Humain diminué ?

Les rêves transhumanistes envisagent à court terme un homme augmenté. Mais cette humanité que l’on veut augmenter, n’est-elle pas pour l’instant une humanité diminuée, par bien des aspects ? Disons que ça peut s’argumenter…

Genetic contributions to variation in human stature in prehistoric Europe
Cox et al.
PNAS, 2019

Décroissance stature paléo Cox et al. 2019

The mean distance achieved in the 12-min running test decreased by 337 m (12.2%, P e 0.001) between the peak in 1980 and 2015. The relative number of conscripts who ran less than 2200 m increased from 3.6% to 25.9% (P e 0.001) between 1980 and 2015, and the proportion who ran more than 3000 m decreased from 25.1% to 6.5% (P e 0.001). The relative number of conscripts who achieved an excellent or good muscle fitness index decreased from 66.8% to 40.1% (P e 0.001) between 1992 and 2000, and remained unchanged between 2000 and 2010. However, the proportion who achieved a poor muscle fitness index increased from 8.1% to 31.4% (P e 0.001) between 1992 and 2010.

Prehistoric women’s manual labor exceeded that of athletes through the first 5500 years of farming in Central Europe
Macintosh et al.
Science advances, 2017

Prehistoric female tibial rigidity at all time periods was highly variable, but differed little from living sedentary women on average, and was significantly lower than that of living runners and football players. However, humeral rigidity exceeded that of living athletes for the first ~5500 years of farming, with loading intensity biased heavily toward the upper limb. Interlimb strength proportions among Neolithic, Bronze Age, and Iron Age women were most similar to those of living semi-elite rowers. These results suggest that, in contrast to men, rigorous manual labor was a more important component of prehistoric women’s behavior than was terrestrial mobility through thousands of years of European agriculture, at levels far exceeding those of modern women.

Comparative study of millennials’ (age 20-34 years) grip and lateral pinch with the norms
Fain & Weatherford
Journal of hand therapy, 2016

Strength scores were statistically lower that older normative data in all millennial grip strengths, with the exception of the women in the age group of 30-34 years. Specifically, this statistically significant trend was observed in all male grip strengths, as well as in women in the age group of 20-24 years (bilateral grip) and 25-29 years (right grip). However, the lateral pinch data reflected was similar to the older norms with variances of 0.5-1 kg.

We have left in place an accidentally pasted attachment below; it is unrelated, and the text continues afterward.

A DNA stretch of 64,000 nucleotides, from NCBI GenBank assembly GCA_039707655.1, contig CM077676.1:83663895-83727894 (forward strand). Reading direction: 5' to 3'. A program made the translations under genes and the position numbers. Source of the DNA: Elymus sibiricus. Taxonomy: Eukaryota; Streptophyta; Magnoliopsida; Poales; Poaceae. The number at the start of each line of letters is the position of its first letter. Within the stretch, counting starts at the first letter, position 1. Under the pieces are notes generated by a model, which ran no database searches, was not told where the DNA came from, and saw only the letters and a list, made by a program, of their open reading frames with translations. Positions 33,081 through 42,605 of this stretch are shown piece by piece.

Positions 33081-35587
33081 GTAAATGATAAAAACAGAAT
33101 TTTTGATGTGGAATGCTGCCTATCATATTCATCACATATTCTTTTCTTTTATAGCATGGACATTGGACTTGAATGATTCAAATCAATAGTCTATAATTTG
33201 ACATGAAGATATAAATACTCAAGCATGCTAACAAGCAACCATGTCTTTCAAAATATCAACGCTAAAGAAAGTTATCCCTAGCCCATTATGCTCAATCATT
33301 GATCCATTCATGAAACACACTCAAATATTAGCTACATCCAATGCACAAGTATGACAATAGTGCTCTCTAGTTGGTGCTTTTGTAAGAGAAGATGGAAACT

Letter to the Editor
Comparative study of millennials (age 20-34 years) grip and lateralpinch with the norms
Hollmann & Schifferdecker-Hoch
Journal of hand therapy, 2017

…our findings show comparable and continuous effects in
back and neck musculature. […] From the combined findings, it seems that the loss of muscular strength is a systemic issue and it is most likely that such effects will also occur in other body regions.

The negative Flynn effect : a systematic litterature review
Dutton et al.
Intelligence, 2016

Cliquer pour accéder à 2016-dutton.pdf

The Flynn Effect (rising performance on intelligence tests in the general population over time) is now anestablished phenomenon in many developed and less developed countries. Recently, evidence has begun toamass that the Flynn Effect has gone into reverse; the so-called‘Negative Flynn Effect.’In this study, we presenta systematic literature review, conducted in order to discover in precisely how many countries this reverse phe-nomenon has been uncovered. Using strict criteria regarding quality of the sample and the study, we found ninestudies reporting negative Flynn Effects in seven countries. We also discuss several possible explanations for thenegative Flynn Effect as an attempt to understand its most probable causes.

Global prevalence of myopia and high myopia and temporal trends from 2000 through 2050
Holden et al.
American academy of ophtalmology, 2016

Myopia and high myopia estimates from 2000 to 2050 suggest significant increases in prevalences globally, with implications for planning services, including managing and preventing myopia-related ocular complications and vision loss among almost 1 billion people with high myopia.

Recent origin of low trabecular bone density in modern humans
Chirchir et al.
PNAS, 2015

Results show that only recent modern humans have low trabecular density throughout the limb joints. Extinct hominins, including pre-Holocene Homo sapiens, retain the high levels seen in nonhuman primates. Thus, the low trabecular density of the recent modern human skeleton evolved late in our evolutionary history, potentially resulting from increased sedentism and reliance on technological and cultural innovations.

Gradual decline in mobility with the adoption of food production in Europe
Ruff et al.
PNAS, 2015

Cliquer pour accéder à 7147.full.pdf